In the Art Hill Ford and Service and Parts Department hangs a drawing of a man who worked there for 26 years: George “Leigh” Phillips. Drawn by a customer, it incorporated Phillips’ well known smile as well as an inscription that summed up his philosophy of life and service: “How May I Brighten Your Day?”
“That was him,” said wife Patricia. “He had an infectious smile, a twinkle in his eye.”
Phillips’ wife and daughter describe him as a simple man who loved his family and his God. A native of Chicago’s Roseland neighborhood, Phillips spent most of his life in Lynwood. He and his wife met in 1958 and married five years later.
He converted to Catholicism and “became the best Catholic you’d ever want to meet,” his wife said. He was a parishioner at St. Ann’s Catholic Church in Lansing for more than 30 years. He spent his entire 50-year career in the auto parts business; more than half of his career was at Art Hill. His co-workers already miss his sense of humor and the “Bah Humbug” buttons he’d wear at Christmastime.
“It’s not that he hated Christmas, he loved Christmas,” daughter Tracy Fox said. “He just hated the commercialization of it.”
Fox and her father were kindred spirits, she said. She even married a man much like him. Although physical opposites, “They were like peas in a pod,” she said. Phillips called her “my little angel” throughout her whole life and found great joy in anything she did.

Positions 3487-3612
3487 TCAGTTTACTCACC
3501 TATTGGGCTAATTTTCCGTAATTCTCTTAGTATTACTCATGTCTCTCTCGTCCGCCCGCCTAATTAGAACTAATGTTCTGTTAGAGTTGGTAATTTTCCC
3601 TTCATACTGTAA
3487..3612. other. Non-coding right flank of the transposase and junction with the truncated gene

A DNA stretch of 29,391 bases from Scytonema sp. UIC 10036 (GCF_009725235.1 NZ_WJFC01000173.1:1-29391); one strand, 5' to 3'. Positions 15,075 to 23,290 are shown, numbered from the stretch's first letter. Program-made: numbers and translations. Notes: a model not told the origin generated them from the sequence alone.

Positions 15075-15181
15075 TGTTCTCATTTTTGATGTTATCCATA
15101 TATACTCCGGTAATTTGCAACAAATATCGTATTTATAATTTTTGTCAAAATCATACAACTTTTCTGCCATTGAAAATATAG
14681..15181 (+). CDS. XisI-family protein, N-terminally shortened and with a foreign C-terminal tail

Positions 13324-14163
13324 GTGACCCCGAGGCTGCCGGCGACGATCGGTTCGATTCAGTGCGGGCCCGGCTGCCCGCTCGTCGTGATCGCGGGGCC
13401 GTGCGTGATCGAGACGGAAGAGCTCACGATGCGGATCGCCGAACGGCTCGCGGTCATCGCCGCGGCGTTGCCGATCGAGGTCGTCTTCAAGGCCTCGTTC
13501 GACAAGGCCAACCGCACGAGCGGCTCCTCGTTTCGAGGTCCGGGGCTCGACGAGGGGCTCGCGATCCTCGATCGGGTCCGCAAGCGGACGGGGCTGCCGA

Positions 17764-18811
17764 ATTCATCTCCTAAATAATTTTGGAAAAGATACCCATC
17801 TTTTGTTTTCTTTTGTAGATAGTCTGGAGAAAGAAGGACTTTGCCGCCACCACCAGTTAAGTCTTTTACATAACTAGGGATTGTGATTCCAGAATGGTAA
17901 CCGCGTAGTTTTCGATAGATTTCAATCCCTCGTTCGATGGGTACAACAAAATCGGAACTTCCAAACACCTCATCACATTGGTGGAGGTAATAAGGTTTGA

Her father loved nature, the home she and her husband have in the country, canoeing in the lake near his own home, Fox said. He loved mystery novels, word puzzles, Scrabble and political cartoons.
He very much loved movies, from the ‘40s on up through the ‘60s. He was especially fond of comedians Laurel and Hardy. The Rev. Bill McFarlane of St. Ann’s, knowing of McFarlane’s fondness for them, placed small statues of them on Phillips’ casket during the funeral mass. Afterwards, he gave the statues to the family, Fox said.
Fox also knew that her father was a big fan of “The Blues Brothers” movie. She’d gotten him a tie bearing the well-known line from the movie, “I’m on a mission from God.” He never got a chance to wear it, she said, so she made sure it was with him in his casket. He also wore the t-shirt, “Super Dad,” under his clothes.
An only child, Phillips was a devoted son to his mother, visiting her faithfully during her last years. He was a man who cared nothing for wealth and possessions; his wealth was his family and his faith, his wife said. “We knew where he was going” upon his death, she said. “He was on the express train.”